Kampala Lord Mayor Erias Lukwago has penned a letter to government, through Kampala Minister Beti Kamya, seeking explanation on funding for the proposed installation of close-circuit television – CCTV cameras in Kampala.
President Yoweri Museveni last week directed the immediate installation of cameras in all major towns of Uganda and along the highways.
The directive was in response to the brutal assassination on March 17th of Assistant Inspector General of Police Andrew Felix Kaweesi in Kulambiro, a city suburb. Gunmen ambushed the car in which Kaweesi was travelling from home to work and sprayed it with bullets killing him instantly. His driver Godfrey Mambewa and bodyguard Kenneth Erau were also killed, after which the assailants disappeared on motorcycles.
While at Kaweesi’s vigil on Sunday, two days after the shooting, President Museveni argued that installation of CCTV cameras could help the police detect crime or apprehend criminals.
But Lukwago now argues that as the implementing agency, Kampala Capital City Authority (KCCA) is operating with budgetary constraints. He also notes that the authority budget has been reduced from 568 to 314 billion shillings.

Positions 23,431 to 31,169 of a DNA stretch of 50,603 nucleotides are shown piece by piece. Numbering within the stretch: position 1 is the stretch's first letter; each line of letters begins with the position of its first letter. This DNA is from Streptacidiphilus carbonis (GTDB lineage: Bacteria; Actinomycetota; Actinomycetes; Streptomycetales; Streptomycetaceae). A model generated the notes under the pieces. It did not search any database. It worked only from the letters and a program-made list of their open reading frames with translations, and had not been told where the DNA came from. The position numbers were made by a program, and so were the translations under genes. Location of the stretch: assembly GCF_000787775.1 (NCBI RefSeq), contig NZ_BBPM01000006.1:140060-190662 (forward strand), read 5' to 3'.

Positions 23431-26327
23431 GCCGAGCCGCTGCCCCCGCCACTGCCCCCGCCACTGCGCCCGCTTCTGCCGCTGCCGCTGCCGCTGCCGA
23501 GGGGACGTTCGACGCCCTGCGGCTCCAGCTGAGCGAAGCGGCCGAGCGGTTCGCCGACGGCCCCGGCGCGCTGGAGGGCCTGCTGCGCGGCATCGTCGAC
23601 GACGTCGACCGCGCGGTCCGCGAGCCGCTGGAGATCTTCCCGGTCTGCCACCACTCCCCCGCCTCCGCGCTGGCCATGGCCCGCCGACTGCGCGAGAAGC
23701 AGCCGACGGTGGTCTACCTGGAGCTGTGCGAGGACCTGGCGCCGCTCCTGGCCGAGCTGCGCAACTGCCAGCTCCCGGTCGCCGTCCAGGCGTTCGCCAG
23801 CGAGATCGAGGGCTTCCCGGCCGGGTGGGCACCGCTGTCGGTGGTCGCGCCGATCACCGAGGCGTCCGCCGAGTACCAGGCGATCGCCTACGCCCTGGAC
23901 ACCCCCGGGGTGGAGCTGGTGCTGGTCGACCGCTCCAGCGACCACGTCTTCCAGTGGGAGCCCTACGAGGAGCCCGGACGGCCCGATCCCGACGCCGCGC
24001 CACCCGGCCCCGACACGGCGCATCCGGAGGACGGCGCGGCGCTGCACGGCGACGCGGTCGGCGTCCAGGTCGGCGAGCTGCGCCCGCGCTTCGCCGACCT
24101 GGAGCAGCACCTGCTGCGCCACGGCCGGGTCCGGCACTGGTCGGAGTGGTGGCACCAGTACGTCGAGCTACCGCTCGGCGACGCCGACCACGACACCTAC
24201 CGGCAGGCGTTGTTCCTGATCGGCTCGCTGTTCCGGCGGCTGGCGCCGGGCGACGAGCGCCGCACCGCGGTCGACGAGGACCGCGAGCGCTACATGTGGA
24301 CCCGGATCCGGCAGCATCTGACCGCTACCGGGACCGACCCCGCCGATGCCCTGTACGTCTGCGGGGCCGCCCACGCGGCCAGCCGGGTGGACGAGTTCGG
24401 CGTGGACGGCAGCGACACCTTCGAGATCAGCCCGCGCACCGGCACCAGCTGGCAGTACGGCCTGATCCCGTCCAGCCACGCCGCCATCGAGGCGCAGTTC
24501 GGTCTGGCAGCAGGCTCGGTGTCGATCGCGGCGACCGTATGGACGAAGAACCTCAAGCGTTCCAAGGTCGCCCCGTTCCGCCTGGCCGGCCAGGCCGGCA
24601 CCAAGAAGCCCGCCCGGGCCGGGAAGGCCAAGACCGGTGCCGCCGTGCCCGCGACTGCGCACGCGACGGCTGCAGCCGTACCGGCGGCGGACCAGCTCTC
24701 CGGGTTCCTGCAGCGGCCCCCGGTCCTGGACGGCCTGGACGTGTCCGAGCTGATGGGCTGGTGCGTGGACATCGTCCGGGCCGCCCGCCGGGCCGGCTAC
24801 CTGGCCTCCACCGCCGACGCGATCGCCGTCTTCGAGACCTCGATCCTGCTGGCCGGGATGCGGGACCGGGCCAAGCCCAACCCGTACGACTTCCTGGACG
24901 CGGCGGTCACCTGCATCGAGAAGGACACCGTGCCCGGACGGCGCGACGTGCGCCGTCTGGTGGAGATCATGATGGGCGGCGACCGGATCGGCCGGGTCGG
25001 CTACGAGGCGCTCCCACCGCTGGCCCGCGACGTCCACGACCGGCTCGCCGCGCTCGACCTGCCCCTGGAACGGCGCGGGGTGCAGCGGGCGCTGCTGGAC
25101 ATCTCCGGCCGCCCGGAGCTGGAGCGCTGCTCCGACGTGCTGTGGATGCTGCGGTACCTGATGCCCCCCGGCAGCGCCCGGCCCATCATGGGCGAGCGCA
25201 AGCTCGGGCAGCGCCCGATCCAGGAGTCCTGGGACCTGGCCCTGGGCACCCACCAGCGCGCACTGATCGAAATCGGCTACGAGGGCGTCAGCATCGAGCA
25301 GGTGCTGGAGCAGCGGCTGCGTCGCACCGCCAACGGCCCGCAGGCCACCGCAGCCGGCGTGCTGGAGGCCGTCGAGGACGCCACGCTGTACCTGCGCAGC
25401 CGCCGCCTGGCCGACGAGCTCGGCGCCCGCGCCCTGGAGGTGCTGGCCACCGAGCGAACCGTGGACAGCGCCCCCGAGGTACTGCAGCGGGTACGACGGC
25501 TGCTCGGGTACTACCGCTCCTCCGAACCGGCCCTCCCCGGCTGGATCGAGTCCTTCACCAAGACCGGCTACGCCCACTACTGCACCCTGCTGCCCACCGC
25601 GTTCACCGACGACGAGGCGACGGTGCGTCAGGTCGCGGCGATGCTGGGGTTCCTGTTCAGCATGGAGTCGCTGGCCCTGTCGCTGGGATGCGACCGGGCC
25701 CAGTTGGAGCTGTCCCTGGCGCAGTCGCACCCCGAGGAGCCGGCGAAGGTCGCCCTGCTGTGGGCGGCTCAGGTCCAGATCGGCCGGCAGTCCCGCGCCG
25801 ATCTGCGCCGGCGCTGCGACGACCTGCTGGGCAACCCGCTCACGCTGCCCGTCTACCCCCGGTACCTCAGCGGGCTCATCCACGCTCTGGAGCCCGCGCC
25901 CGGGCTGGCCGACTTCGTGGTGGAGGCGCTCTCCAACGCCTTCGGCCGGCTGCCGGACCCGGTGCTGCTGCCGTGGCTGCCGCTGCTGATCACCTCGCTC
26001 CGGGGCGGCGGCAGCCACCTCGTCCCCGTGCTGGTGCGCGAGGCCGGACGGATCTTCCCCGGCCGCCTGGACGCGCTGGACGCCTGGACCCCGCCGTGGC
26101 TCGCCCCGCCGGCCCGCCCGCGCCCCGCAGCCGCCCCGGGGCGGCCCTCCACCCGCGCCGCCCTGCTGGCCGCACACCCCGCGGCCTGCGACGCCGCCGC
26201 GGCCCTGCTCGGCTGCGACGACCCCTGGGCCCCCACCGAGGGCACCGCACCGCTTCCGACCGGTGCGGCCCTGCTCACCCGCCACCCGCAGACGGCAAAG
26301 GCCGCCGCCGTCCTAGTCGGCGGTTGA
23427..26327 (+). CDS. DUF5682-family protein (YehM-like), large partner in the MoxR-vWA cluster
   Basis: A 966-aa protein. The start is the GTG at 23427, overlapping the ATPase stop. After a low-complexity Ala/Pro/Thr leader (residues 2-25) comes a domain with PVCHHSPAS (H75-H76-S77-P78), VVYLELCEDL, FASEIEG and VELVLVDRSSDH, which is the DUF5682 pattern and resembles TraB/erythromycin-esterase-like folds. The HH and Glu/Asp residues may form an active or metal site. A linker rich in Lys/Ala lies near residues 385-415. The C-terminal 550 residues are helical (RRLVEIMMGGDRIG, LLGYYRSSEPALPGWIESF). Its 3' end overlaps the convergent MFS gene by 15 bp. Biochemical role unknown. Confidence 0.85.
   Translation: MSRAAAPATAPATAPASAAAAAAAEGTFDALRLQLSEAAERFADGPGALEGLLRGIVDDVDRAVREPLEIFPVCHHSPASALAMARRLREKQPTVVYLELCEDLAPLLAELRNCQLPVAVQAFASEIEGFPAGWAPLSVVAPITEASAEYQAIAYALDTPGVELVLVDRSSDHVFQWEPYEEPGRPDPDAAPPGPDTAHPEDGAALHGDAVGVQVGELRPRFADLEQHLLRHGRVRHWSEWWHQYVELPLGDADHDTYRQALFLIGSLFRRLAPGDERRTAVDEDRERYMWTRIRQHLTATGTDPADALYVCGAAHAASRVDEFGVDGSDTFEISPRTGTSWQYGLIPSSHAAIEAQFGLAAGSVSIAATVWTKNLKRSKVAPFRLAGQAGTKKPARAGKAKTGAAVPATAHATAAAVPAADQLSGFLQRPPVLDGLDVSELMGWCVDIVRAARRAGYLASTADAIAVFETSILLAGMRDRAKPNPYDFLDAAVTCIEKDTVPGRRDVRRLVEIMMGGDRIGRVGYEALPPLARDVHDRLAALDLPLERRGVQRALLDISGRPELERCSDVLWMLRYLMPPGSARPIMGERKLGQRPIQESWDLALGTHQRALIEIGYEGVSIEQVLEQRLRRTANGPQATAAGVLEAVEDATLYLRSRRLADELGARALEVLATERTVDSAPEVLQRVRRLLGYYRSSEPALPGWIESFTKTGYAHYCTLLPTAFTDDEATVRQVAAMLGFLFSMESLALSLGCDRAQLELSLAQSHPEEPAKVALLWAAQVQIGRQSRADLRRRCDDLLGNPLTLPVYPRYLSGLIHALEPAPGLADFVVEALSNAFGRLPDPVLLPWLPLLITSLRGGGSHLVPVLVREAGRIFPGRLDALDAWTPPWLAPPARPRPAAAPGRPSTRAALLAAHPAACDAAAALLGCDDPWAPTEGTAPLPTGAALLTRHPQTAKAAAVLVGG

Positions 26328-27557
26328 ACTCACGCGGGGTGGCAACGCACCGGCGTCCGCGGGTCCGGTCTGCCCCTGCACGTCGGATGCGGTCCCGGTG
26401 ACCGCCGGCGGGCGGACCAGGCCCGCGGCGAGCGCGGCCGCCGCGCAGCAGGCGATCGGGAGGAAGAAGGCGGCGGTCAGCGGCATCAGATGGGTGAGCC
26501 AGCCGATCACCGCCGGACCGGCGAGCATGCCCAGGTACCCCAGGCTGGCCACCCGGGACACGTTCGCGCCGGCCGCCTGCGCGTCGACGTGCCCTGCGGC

Lukwago further explains that KCCA in the final stages of preparing its budget for financial year 2017/18. He says KCCA is faced with questions such as where will funds for security cameras come from, how the project will be rolled out and when.
“I have to prepare for city council sitting which will discuss this matter (CCTV cameras). I have written to the minister, seeking advice on this issue because this is a matter of great national importance, a security matter,” Lukwago said.
He says KCCA councillors want answers in regard to installation of CCTV. Lukwago further notes that they want explanation on whether CCTV cameras will be installed in 2017 or in the coming years.
Lukwago also raised the issue of regulation of bodaboda cyclists in Kampala that resurfaced after the murder of Kaweesi. If the matter is not handled properly, he said, government will make mistakes.
He says KCCA has been in the process of regulating bodaboda in Kampala for the past two years. Lukwago said regulation of bodaboda is a process that can’t start and end in a day.
For instance, he pointed out that there is no ordinance regulating bodaboda business and commuter taxis in Kampala.
Minister Beti Kamya has not yet commented on this story.